- Peter Dutton and Sussan Ley will on Monday be elected unopposed as leader and deputy leader of the Liberal Party, while Senate leader Simon Birmingham and deputy Senate leader Michaelia Cash will remain in their positions.
- Angus Taylor is the frontrunner to be named shadow treasurer, but Stuart Robert is also positioning for the portfolio.
- The announcement of the opposition frontbench will likely follow the unveiling of new Prime Minister Anthony Albanese’s team.
Federal election 2022
Former energy minister Angus Taylor is the frontrunner to be appointed to the shadow treasury portfolio under Peter Dutton’s leadership of the Liberal Party as former foreign minister Marise Payne looks to step down from the frontbench.
The Sun-Herald and The Sunday Age can confirm Dutton and Sussan Ley will on Monday be elected unopposed as leader and deputy leader of the party, while Senate leader Simon Birmingham and Senate deputy leader Michaelia Cash will remain in their positions.
Angus Taylor is leading the race to be named shadow treasurer under Peter Dutton.Credit:Alex Ellinghausen
Taylor would then likely be given the treasury portfolio under Dutton’s leadership, according to multiple senior party sources, but the former defence minister has not yet come to a decision and Stuart Robert is also positioning for the portfolio.
It can also be revealed that Payne has told colleagues she will not put her hand up for a frontbench position. Apart from former prime minister Scott Morrison, this would make Payne the first frontbencher to voluntarily move on since last Saturday’s devastating election loss.
Payne did not respond to a request for comment.
Former trade minister Dan Tehan is expected to be given either the foreign affairs or defence portfolio under Dutton.
Former foreign minister Marise Payne is expected to step down from the opposition frontbench.Credit:Steven Siewert
The announcement of the opposition frontbench will likely follow the unveiling of new Prime Minister Anthony Albanese’s team.
Labor’s factions will meet on Monday to settle on the ministry and cabinet, before the federal caucus gets together in Canberra on Tuesday and the frontbench is named.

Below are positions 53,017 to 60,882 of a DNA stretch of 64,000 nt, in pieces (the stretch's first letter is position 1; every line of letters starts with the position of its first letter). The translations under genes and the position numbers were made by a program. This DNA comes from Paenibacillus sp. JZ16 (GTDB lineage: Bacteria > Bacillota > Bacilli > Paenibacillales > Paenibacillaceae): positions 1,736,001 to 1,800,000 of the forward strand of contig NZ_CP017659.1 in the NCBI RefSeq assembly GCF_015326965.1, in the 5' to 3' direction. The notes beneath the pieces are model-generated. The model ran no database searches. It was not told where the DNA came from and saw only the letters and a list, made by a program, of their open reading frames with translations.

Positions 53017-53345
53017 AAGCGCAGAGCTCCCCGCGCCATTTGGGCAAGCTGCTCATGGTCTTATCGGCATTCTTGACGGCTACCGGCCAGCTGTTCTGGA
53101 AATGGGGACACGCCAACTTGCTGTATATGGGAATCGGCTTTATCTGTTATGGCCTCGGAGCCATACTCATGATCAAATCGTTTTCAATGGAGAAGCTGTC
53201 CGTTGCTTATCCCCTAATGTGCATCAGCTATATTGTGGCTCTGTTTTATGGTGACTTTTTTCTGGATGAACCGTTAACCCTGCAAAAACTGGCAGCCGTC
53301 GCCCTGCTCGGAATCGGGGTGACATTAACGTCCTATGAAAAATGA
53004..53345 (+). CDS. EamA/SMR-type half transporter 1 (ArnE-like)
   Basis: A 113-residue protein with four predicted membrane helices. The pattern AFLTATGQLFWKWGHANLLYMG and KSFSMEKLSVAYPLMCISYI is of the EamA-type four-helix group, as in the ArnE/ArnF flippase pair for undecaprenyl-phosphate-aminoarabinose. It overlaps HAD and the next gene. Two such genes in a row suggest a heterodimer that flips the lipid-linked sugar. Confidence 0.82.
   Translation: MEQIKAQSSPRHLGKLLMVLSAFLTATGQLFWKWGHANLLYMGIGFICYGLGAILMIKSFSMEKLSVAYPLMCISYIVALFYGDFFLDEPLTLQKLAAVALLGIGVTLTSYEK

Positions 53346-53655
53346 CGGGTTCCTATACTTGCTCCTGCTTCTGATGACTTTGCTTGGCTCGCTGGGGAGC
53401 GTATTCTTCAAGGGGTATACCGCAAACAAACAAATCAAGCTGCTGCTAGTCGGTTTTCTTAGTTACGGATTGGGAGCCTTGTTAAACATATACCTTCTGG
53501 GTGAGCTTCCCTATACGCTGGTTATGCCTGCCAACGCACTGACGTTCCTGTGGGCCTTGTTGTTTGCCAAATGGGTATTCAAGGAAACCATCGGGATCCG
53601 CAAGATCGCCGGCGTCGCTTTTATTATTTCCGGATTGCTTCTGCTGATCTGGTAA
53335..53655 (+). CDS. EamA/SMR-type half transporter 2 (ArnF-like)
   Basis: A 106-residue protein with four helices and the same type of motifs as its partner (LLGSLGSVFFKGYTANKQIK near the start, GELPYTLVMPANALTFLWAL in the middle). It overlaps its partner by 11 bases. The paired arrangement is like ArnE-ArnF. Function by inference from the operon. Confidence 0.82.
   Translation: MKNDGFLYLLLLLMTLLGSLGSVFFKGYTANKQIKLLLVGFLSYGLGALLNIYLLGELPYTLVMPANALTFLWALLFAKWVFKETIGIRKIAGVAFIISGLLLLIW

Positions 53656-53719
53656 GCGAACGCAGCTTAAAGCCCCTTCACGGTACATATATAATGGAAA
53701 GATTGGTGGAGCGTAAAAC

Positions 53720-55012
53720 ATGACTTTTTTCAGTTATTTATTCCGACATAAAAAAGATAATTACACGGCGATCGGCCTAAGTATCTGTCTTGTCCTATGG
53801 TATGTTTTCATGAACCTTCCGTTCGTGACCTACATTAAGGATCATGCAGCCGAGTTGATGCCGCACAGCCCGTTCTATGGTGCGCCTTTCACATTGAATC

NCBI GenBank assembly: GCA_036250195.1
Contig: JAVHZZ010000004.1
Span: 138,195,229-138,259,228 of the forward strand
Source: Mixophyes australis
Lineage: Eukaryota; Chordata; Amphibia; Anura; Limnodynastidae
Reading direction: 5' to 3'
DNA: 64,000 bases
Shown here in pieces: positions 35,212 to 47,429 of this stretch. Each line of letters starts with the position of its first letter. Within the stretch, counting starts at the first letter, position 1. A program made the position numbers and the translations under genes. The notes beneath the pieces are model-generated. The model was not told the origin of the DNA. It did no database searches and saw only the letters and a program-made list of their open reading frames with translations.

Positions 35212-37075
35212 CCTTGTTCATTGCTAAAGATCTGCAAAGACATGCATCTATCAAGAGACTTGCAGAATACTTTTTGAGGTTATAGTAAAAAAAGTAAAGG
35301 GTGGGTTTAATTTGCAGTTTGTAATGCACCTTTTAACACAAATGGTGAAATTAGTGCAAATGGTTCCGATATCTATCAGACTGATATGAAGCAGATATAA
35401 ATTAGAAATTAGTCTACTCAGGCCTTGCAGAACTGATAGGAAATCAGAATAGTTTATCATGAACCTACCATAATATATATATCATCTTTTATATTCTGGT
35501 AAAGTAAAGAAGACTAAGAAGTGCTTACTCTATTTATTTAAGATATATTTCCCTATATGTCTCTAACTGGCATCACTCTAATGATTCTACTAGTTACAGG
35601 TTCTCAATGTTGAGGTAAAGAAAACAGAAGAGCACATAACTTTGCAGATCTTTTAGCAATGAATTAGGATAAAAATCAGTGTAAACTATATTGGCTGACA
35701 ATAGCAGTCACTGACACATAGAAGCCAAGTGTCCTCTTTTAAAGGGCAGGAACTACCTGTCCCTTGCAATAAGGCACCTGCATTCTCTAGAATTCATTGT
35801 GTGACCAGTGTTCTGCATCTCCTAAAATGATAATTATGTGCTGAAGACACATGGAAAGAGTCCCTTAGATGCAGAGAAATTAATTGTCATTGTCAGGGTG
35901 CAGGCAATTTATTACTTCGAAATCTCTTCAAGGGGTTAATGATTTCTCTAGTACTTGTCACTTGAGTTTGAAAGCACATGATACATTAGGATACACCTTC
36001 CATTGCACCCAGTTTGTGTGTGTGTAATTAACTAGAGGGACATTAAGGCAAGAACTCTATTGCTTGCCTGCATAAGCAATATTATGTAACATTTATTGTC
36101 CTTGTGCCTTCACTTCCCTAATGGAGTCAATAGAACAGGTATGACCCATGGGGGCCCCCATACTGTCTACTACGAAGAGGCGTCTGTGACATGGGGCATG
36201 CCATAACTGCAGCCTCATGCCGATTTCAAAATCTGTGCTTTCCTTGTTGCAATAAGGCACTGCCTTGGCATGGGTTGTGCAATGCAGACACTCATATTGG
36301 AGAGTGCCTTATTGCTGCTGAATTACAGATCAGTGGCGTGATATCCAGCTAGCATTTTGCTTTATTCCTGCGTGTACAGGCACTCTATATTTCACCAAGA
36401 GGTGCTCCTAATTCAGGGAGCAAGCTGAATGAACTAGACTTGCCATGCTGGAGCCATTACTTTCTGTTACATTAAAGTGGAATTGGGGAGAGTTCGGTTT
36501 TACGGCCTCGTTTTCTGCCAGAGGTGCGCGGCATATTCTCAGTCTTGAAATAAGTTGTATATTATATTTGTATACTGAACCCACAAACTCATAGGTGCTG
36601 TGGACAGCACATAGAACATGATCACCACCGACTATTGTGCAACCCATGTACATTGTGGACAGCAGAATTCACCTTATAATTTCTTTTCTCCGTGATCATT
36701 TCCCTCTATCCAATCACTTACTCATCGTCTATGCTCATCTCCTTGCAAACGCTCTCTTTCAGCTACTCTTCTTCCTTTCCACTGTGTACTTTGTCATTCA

Deputy Prime Minister Richard Marles will be named defence minister, while Brendan O’Connor, who held the defence portfolio in opposition, is the frontrunner to be named home affairs minister.
Labor MPs Kristy McBain, Anika Wells, Jenny McAllister and Deborah O’Neill are all expected to be promoted to the ministry.
The coveted position of Speaker has not been settled, with the possibility that Labor may want to convince a crossbench MP to take the spot if it doesn’t reach a majority of at least 76 seats.
If the speakership does go to a Labor member, Rob Mitchell – who has held the second deputy Speaker position for nine years – would be a candidate, along with Queensland MPs Shayne Neumann and Milton Dick.
Appointing Neumann, who held the veterans affairs portfolio in opposition, would open a spot in the ministry for Wells, a fellow Queenslander.
Albanese said on Saturday he was “very confident” of Labor getting least 76 seats, despite confirmation that the Greens had picked up the seat of Brisbane. The result meant the Greens won three seats at the election and now have four seats in parliament.
After settling on his frontbench, Albanese faces a difficult choice on whether to move on more senior bureaucrats after forcing out Department of Prime Minister and Cabinet secretary Phil Gaetjens on Sunday.
Multiple Labor sources confirmed Department of Foreign Affairs and Trade boss Kathryn Campbell would be moved on at some point and that it was just a question of when. Labor MPs said it was untenable for her to remain in the position considering their past criticism of her handling of the robodebt scandal when she was head of the Department of Human Services.
DFAT, Labor and Liberal sources have questioned whether she was the right fit to head Australia’s foreign service.
Candidates to replace Campbell could include DFAT deputy secretary Justin Hayhurst, Department of Defence secretary Greg Moriarty and former senior diplomat Richard Maude.
Labor’s factions will meet on Monday to settle on Prime Minister Anthony Albanese’s ministry.Credit:David Gray/Getty Images
Meanwhile, Department of Finance secretary Rosemary Huxtable and Department of Health secretary Brendan Murphy are expected to retire soon, opening up those positions.
Treasury secretary Steven Kennedy is tipped to remain.
There are still questions over the future of Australia’s top spy, Office of National Intelligence director-general Andrew Shearer, and Department of Home Affairs secretary Michael Pezzullo.
Foreign Minister Penny Wong was critical of the appointment of Shearer, who served as an adviser to three Liberal prime ministers, while she also criticised Pezzullo for his “drums of war” speech.
However, senior Labor sources said Shearer had impressed with his timely briefings to them over the past six months on matters of national security and that there would be no reason to move him on immediately.
Pezzullo has also been tasked with investigating why Australian Border Force publicised the interception of a suspected asylum-seeker boat on election day, suggesting the home affairs boss is staying for the time being.
While Pezzullo was criticised by many for implementing the Coalition’s tough border policies over the past nine years, he was previously closer to Labor having served as former opposition leader Kim Beazley’s deputy chief of staff.
Any movements could also depend on whether Labor makes any structural changes to the mammoth home affairs portfolio, which was set up by Pezzullo and then home affairs minister Dutton in 2017.
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